This is a politically-charged area of debate, and a testy economic one as well.  Classic economics tells us that setting minimum wage levels (or any type of ‘artificial’ price on a good or service, for that matter) isn’t efficient.  In the Laissez-Faire school of thought, if market forces are left to their own devices, workers are paid according to their individual economic value as well as prevailing supply and demand forces.  So, if there happens to be a glut of low-skill workers, employers keep the upper hand and can pay the lowest possible wage workers will accept (and have often done so historically).  However, this situation can create some other problems, such as if the market wage falls below the cost of living, so if this mismatch gets too extreme, it can lend itself into a catalyst for social unrest.  In the last century, this led to the creation of trade unions and legislating minimum per hour pay standards in several nations in the late 19th and early 20th centuries (New Zealand and Australia were first, followed by several U.S. states, such as Massachusetts, before it was done federally in a wave of Great Depression-era legislation in 1938).

While some economists have suggested that higher minimum wage levels increase unemployment for younger and lower-skill workers—essentially pricing them out of the workforce—the view is far from unanimous.  Other economists and political operators feel the social benefits of a ‘living wage’ outweigh the costs.  And, like many conditions in economics, the results aren’t measurable with precision due to the confluence of other factors involved.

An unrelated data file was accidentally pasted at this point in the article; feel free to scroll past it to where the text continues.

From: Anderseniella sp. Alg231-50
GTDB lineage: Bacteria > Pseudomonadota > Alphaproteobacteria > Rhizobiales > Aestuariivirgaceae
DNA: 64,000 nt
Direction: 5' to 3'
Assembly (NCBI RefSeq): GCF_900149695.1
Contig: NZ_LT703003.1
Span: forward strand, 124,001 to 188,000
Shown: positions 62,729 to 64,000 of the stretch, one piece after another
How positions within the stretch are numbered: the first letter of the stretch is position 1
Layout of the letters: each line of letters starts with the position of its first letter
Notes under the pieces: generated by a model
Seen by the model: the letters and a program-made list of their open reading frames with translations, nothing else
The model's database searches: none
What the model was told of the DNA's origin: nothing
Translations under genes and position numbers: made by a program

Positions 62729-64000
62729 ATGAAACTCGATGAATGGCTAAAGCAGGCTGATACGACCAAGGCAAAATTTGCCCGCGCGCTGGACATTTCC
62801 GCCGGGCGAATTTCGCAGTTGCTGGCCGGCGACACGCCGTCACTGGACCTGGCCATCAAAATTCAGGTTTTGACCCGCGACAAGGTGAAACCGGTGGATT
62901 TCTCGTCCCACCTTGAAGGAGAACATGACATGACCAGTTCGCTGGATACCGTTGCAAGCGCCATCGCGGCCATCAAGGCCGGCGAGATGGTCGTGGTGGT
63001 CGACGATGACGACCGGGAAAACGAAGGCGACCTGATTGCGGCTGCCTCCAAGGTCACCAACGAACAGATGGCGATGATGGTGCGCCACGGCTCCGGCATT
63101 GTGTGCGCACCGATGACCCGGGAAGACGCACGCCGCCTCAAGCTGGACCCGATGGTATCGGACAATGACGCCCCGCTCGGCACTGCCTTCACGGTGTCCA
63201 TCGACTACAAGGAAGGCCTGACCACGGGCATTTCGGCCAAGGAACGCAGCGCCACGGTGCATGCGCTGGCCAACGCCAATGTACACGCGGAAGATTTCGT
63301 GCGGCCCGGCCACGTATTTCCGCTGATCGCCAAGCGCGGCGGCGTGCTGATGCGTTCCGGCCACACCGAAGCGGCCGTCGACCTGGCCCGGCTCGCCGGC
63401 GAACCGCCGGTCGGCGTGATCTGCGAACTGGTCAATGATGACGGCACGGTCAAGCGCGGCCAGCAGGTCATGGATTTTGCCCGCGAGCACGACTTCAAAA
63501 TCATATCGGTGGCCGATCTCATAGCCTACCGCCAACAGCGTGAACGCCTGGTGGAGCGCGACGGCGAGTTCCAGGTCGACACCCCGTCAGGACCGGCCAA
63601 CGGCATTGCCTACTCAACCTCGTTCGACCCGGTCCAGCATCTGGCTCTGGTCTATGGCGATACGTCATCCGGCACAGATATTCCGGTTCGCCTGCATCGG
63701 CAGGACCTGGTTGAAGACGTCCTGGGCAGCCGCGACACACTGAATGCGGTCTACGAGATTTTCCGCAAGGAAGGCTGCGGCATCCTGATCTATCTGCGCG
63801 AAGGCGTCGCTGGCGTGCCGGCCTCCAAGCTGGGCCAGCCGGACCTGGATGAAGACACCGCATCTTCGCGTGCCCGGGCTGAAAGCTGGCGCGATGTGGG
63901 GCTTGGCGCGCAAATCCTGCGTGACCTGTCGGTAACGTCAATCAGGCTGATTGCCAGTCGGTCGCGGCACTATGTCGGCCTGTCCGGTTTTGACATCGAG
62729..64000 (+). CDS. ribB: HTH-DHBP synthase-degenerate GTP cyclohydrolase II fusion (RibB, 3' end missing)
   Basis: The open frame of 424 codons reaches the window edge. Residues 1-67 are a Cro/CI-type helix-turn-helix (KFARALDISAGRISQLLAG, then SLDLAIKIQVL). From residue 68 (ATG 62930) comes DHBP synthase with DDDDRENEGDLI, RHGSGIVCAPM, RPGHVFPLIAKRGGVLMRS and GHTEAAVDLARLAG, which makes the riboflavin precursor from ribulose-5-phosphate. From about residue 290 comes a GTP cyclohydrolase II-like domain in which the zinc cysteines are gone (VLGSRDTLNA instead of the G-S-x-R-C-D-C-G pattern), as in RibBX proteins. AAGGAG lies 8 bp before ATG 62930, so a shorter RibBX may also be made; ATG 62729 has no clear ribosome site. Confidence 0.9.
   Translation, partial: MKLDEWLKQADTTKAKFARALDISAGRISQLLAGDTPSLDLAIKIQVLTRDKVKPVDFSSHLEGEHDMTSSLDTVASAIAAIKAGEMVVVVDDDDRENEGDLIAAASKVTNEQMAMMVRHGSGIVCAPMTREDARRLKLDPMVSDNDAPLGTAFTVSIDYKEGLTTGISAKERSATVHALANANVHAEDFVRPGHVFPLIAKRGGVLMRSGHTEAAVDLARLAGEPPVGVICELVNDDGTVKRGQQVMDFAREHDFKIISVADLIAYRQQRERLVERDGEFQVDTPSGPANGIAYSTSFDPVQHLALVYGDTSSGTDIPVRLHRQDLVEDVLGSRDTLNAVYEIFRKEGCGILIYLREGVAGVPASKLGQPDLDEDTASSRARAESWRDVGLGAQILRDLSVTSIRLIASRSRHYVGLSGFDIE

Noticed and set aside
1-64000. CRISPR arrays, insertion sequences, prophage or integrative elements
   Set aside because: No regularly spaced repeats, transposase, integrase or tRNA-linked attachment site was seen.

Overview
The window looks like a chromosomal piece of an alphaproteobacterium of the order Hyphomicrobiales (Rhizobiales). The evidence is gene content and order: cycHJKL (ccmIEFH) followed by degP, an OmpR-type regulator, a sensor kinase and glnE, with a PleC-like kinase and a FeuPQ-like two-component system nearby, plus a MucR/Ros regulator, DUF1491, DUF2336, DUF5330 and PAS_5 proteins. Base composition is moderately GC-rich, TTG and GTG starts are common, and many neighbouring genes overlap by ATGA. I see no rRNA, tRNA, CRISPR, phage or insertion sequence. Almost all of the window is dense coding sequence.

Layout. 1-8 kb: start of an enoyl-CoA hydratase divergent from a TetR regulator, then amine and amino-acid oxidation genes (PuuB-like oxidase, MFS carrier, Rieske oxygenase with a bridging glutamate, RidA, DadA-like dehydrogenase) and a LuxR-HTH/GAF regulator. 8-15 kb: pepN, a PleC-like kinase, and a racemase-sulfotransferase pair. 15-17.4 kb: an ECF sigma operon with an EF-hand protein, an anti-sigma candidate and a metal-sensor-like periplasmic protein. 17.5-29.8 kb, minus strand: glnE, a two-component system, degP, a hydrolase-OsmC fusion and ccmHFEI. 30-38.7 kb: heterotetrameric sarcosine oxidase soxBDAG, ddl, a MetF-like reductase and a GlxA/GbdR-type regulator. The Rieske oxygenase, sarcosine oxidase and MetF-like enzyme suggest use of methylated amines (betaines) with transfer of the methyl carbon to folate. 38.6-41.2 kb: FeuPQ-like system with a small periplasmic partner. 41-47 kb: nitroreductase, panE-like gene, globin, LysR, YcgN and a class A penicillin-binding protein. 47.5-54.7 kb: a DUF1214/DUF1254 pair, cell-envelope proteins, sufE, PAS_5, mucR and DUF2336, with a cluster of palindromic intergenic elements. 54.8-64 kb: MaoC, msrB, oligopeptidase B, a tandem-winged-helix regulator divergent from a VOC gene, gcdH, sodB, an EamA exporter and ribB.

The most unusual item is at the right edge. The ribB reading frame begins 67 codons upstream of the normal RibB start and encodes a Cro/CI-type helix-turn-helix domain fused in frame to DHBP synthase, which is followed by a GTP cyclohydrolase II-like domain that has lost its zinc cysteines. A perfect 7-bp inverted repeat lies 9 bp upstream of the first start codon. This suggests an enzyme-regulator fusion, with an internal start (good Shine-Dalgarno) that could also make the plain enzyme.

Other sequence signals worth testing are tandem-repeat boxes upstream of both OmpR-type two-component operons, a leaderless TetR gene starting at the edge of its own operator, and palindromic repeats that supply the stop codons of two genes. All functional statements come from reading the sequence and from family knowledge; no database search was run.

Business behavior is somewhat predictable, though, in that owners seek to consistently maximize profits and keep expenses as low as possible.  For many (or even most) firms, payroll represents the largest operating expense, so an increase in required hourly pay either requires a shrinkage of profit margins (owners no doubt bristle at this prospect) or other adjustments.  To keep the payroll cost math constant, changes could include simply using fewer workers at a higher per-hour rate as opposed to more of the lower-paid variety.  If this happens often enough, the impact could certainly get to the 500k estimated jobs lost.  It wouldn’t necessarily be this extreme, or it could be worse, but these impacts would start at the micro-level.

Period ending 2/21/2014

1 Week (%)

YTD (%)




S&P 500



Russell 2000









BarCap U.S. Aggregate




U.S. Treasury Yields

3 Mo.

2 Yr.

5 Yr.

10 Yr.

30 Yr.



















This entry was posted in Economic News and tagged , , , , , , . Bookmark the permalink.

Leave a Reply

Fill in your details below or click an icon to log in:

WordPress.com Logo

You are commenting using your WordPress.com account. Log Out /  Change )

Twitter picture

You are commenting using your Twitter account. Log Out /  Change )

Facebook photo

You are commenting using your Facebook account. Log Out /  Change )

Connecting to %s